What about your own suffering? Is your own suffering any less painful than anything your family members have gone through? Are your mother and siblings suffering more than you? I doubt it, not given the anguish I know you're going through, day-in and day-out.
AB: Finally, I told my stories to God. Like on last Sunday service. I prayed for His guidance. I prayed for the strength. And I prayed for everyone that I love. I prayed that they would still [have] the same exact amount of love for me when they, somehow in the future, find out who I really am.
Along with everything else you prayed for, I sincerely hope you prayed for self-acceptance, too.
Turning to God at this difficult time is a good idea. I turn to God constantly, because I need guidance and strength for all sorts of reason.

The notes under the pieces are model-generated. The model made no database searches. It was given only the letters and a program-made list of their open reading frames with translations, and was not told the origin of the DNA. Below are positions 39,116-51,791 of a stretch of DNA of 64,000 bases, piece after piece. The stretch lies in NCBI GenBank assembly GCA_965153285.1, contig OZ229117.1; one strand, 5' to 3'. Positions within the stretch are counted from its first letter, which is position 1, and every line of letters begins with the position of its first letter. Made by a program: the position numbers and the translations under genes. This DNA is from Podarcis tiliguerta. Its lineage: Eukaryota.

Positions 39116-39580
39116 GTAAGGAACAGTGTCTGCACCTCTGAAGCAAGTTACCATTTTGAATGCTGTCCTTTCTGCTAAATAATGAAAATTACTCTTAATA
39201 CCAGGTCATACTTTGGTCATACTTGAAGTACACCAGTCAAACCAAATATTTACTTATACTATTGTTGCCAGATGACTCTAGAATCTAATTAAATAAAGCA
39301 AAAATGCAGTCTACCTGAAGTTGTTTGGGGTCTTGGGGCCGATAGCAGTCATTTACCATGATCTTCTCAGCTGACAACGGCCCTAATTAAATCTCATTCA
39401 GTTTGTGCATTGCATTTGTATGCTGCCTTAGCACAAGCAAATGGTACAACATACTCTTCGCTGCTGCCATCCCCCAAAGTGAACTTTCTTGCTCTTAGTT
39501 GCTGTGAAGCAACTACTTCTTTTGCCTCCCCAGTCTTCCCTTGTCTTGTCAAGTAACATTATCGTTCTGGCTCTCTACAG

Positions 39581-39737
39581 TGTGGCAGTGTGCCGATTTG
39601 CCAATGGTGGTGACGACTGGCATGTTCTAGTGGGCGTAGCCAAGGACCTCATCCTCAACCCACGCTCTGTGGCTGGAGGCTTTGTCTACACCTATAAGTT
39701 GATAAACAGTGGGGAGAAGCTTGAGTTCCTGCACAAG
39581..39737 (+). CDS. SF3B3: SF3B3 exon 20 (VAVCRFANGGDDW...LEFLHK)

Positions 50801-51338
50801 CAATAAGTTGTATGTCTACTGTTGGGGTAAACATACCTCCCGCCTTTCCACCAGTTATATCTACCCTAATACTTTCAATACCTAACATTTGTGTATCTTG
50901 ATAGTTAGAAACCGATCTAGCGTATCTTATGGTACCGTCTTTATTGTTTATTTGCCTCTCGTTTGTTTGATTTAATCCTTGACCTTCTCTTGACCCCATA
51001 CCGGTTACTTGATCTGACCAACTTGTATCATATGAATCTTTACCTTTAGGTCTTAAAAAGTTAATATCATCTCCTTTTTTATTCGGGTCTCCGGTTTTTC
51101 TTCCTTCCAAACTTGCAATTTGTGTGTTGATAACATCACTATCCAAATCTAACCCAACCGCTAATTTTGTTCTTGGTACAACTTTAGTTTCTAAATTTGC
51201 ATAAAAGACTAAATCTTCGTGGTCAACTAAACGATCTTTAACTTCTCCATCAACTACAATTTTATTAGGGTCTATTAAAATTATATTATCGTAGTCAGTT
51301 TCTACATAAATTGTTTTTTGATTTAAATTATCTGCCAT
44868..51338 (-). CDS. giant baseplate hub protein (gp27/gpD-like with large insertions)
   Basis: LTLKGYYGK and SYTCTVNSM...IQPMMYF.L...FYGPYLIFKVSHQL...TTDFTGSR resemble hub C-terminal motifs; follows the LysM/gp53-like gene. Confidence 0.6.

But I hope the God you worship is the same one I worship, the one who loves you just as you are. I hope He's not the judgmental God of so many people who believe they know better when they don't. I hope He's the God who wants you to love yourself as much as He loves you. Who cries inside when He knows how much anguish you're in. Who wants you to end that anguish by accepting and loving yourself.
Like all of us, you have a lot at stake if your family rejects you upon finding out you're gay. I understand how important maintaining that connection is, because I felt the exact same way. But you know what? At some point, you will accept yourself--hopefully sooner rather than later--not because your family did first, but because you'll realize there's no reason in the world why you shouldn't. You'll realize that being gay is just a part of you, not all of you, and everything about you, including being gay, is worthy and loveable and beautiful.